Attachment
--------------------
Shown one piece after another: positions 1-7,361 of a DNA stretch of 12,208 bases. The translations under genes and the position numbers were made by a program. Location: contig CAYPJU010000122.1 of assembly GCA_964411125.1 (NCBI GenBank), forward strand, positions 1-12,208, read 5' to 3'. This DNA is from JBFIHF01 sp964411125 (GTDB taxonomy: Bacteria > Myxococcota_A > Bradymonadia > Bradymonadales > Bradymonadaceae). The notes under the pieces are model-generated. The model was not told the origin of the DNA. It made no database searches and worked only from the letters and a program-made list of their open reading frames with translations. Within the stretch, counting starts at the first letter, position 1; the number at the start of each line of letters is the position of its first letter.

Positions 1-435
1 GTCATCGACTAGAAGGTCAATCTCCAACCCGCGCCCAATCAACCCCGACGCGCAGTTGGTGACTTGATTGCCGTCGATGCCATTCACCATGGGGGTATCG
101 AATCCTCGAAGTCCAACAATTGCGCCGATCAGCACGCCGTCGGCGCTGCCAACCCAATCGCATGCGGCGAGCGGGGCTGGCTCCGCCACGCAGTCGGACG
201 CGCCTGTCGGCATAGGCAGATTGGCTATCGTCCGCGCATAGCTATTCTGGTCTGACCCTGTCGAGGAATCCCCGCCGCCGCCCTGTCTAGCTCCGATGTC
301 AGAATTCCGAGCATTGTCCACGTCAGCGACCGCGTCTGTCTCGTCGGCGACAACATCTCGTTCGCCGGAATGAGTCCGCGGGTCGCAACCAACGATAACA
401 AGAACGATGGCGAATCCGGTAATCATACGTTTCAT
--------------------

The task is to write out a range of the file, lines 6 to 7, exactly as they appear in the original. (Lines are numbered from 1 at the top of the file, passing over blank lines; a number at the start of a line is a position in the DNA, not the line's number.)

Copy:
301 AGAATTCCGAGCATTGTCCACGTCAGCGACCGCGTCTGTCTCGTCGGCGACAACATCTCGTTCGCCGGAATGAGTCCGCGGGTCGCAACCAACGATAACA
401 AGAACGATGGCGAATCCGGTAATCATACGTTTCAT